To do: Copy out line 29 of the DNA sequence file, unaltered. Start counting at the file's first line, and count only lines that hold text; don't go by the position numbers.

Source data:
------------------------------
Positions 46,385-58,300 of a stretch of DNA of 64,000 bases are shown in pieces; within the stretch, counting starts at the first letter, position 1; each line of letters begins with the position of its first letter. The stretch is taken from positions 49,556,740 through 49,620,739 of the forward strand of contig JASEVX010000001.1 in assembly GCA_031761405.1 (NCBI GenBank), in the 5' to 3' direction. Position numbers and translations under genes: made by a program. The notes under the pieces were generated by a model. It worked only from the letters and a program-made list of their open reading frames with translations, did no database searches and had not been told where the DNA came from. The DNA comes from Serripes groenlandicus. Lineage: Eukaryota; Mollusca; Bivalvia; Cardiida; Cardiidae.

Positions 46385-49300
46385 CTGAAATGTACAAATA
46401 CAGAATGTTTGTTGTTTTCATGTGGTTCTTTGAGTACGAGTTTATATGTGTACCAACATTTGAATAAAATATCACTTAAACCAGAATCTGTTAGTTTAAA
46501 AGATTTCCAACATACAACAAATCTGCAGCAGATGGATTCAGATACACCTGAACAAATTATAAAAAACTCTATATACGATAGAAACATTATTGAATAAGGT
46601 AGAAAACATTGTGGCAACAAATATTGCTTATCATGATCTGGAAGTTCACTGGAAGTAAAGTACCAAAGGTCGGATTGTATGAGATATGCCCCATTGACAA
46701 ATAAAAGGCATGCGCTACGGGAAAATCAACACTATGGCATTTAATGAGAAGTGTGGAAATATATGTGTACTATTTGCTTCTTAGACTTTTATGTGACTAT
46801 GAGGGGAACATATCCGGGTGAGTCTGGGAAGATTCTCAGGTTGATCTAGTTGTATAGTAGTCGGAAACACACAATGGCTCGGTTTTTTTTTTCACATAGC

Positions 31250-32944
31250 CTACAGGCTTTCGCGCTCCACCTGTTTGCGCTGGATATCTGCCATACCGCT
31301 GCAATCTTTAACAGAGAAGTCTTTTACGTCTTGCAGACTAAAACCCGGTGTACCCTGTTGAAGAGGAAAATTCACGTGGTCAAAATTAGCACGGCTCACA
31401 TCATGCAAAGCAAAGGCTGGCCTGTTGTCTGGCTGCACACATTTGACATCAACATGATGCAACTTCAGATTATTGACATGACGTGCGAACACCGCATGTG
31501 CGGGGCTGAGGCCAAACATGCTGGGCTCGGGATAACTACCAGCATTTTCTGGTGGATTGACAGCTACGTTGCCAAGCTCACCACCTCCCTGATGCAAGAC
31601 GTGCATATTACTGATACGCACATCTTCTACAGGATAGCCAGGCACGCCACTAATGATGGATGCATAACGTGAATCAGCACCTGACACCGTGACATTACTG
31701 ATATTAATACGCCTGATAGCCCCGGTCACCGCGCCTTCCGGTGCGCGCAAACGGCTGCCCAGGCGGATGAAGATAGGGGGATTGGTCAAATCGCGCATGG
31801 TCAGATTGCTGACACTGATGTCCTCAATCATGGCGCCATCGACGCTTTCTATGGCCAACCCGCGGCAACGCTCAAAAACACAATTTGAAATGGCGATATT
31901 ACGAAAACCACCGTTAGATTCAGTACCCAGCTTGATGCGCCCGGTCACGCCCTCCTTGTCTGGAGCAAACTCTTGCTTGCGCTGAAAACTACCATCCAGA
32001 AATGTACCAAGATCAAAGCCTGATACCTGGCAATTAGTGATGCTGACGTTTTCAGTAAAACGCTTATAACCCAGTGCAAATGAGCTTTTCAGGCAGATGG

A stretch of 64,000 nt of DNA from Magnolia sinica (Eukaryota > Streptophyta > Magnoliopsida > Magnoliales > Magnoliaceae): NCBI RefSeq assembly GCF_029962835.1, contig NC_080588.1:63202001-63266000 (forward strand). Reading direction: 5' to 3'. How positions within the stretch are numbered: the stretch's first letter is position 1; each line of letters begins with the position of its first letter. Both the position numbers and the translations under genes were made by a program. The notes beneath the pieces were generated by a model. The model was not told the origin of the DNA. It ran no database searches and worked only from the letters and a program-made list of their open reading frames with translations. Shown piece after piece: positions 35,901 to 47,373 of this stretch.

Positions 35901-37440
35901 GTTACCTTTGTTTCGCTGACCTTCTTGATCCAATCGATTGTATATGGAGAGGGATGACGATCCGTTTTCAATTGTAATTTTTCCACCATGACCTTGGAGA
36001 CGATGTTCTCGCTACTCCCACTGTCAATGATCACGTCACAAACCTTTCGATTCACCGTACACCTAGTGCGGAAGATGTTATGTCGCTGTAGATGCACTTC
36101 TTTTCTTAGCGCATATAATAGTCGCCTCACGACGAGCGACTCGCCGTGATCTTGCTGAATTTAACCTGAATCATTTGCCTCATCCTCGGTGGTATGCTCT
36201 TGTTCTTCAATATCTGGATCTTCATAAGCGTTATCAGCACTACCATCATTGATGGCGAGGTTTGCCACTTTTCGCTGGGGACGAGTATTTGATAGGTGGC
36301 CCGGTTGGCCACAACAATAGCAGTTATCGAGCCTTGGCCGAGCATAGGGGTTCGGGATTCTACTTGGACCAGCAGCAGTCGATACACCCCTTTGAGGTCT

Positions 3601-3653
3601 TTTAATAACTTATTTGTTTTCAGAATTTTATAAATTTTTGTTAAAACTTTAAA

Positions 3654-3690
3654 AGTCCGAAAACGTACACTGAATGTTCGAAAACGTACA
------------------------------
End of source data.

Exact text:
3654 AGTCCGAAAACGTACACTGAATGTTCGAAAACGTACA